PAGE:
Some of the most common issues I see are dehydration, stress and emotional eating, fatigue often due to lack of proper nourishment, skipping of meals, and extremely low fiber, fruit and vegetable intake and lack of physical activity.

    So many of these issues can be addressed by planning ahead. For all students, I suggest putting those back-packs to use and carrying a bottle of water (to be replenished throughout the day) and at least one snack at all times, such as a piece of fruit or a high fiber granola bar.

    Set small goals to drink the water, such as ‘by the end of my 10 AM class, I will have emptied this bottle’ and so on. To ensure that physical activity is not neglected when the demands of school go into full force, schedule workout into your week aiming for at least 30 minutes of physical activity four times per week.

    This can be as simple as extended walks around campus with new friends. Not only will it help to prevent the infamous freshman fifteen, it will also provide much needed opportunities to de-stress.

    For overeating due to stress and emotions, I suggest thinking of ways to deal with such feelings that do not involve eating. Perhaps writing e-mails to friends back home, practicing yoga, keeping a journal, exploring the campus or reading a new book – for pleasure, not for class!

    When eating, remember to listen to your body. Eat when you feel hungry and stop when you feel full. Just because the dining hall is all you can eat, does not mean that you should eat more than you can comfortable handle.

    SB: Some students have never cooked before going to college. For those who have kitchens in their dorms, what would you suggest as quick meals or snacks they can make without having to turn on an oven or frying pan?

    MD: Use that microwave! Burritos are quite easy and cheap. I like to fill them with fresh vegetables, salsa, low-fat cheese, fat free sour cream or plain greek yogurt, beans or Morning Star farms “Grounds” (a great vegetarian soy-based beef substitute which is great in the microwave). The same ingredients can be used to make quesadillas in the microwave.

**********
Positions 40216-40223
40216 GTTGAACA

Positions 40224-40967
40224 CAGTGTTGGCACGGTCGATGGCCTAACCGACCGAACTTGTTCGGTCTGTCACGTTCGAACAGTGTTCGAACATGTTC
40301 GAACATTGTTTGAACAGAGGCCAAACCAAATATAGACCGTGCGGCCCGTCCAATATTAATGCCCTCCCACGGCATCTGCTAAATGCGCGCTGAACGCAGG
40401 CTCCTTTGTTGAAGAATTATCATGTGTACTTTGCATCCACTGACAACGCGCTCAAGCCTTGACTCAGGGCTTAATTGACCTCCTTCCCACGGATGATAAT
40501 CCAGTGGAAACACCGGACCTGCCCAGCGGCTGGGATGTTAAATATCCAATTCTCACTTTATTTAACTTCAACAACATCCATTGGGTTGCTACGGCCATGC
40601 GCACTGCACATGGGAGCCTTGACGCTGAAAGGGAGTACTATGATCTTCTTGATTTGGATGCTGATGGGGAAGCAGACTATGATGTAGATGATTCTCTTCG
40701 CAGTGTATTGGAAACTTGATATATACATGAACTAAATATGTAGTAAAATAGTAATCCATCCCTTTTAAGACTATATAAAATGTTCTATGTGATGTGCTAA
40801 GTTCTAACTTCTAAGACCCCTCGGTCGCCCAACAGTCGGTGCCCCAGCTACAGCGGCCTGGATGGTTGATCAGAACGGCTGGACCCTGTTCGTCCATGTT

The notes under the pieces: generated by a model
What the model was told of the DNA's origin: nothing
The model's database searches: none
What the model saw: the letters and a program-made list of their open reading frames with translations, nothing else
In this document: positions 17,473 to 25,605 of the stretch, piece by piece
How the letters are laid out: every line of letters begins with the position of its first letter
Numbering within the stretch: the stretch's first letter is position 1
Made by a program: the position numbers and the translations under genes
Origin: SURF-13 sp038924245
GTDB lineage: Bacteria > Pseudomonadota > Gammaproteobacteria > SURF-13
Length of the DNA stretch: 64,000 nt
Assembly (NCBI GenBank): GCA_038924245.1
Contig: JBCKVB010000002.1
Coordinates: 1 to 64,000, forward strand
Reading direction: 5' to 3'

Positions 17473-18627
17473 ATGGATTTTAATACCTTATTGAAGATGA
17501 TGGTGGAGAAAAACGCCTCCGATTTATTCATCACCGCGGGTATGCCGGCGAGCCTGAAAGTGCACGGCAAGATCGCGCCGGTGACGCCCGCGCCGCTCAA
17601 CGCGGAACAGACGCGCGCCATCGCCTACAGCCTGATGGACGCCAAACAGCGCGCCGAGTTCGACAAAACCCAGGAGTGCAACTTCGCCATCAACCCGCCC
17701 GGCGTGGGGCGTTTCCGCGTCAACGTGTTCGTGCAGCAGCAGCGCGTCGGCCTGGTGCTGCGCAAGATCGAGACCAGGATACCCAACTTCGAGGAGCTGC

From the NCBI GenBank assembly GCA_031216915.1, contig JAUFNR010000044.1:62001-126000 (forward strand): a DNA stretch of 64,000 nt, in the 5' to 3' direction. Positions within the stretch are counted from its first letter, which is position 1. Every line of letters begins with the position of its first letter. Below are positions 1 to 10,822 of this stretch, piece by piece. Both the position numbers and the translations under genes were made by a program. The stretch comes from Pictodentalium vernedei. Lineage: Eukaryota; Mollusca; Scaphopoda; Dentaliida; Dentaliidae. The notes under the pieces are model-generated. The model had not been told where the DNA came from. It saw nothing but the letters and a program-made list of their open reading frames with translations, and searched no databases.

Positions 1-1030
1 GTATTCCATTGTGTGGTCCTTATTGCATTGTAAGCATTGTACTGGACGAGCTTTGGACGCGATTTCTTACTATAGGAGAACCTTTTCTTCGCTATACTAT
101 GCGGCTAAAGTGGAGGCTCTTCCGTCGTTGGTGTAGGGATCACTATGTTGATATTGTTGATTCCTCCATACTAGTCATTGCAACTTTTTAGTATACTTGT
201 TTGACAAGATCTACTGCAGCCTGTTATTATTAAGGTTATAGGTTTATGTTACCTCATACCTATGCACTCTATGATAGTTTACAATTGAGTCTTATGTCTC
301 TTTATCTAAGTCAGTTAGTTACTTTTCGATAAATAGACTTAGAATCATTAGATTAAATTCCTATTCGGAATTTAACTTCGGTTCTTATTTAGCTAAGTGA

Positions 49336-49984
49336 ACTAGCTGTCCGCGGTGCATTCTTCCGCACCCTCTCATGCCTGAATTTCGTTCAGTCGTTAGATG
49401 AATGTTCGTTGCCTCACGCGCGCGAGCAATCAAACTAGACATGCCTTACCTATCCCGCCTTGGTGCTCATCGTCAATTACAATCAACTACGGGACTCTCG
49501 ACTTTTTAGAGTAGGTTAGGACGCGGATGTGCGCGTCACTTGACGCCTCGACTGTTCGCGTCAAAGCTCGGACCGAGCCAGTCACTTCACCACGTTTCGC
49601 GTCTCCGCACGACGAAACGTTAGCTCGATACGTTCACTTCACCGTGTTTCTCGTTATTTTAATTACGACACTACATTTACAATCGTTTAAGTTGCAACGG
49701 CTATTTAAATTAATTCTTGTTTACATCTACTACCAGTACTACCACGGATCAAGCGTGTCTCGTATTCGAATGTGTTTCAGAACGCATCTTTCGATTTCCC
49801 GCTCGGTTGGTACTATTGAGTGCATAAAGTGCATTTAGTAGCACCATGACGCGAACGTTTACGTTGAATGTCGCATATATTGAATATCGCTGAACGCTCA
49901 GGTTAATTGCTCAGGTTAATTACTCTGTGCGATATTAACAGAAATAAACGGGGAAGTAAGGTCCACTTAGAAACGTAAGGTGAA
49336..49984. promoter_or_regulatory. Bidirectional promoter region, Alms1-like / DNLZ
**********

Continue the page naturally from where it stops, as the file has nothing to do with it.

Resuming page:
Stock up on frozen vegetables and steam them in the microwave. Simply put them in a bowl with a small amount of water, cover with a paper towel, heat and voila! I think steamed broccoli spears are make for a very tasty snack.

    If you’re willing to boiling a pot of water, whole wheat pasta or Shirataki tofu noodles are highly nutritious.

    Serve either topped with bottled marinara sauce or make your own using canned stewed tomatoes, tomato paste, dried basil and oregano. Mix in some canned beans and perhaps some spinach and you’re in for treat. Serve with a salad for a great, high fiber meal.

    There are some great brown rice products that can be made in the microwave. Top them with beans or vegetarian chili, made as follows:

    1 can diced tomatoes with juice

    ½ c water

    ¼ c TVP (texturized vegetable protein)

    ½ can beans

    1 1/2 Tbsp chili powder (or more if you like it hot)

    ½ can corn.

    Microwave until heated through, about 4 minutes.

    Baked potatoes do very well in the microwave. Simply wash, poke several holes in them (this is the fun part) and cook. For small potatoes, about 4 min, for larger baking potatoes, about 7 min. Turn them mid-way through cooking. Split them open and top with chili (above), salsa, or 1 Tbsp olive oil and steamed vegetables.

    Super easy salsa: Mix 1 can of black beans, one can of corn, 1 diced green pepper, 1 diced tomato and ½ an onion, diced in a bowl. Dip in corn chips and enjoy!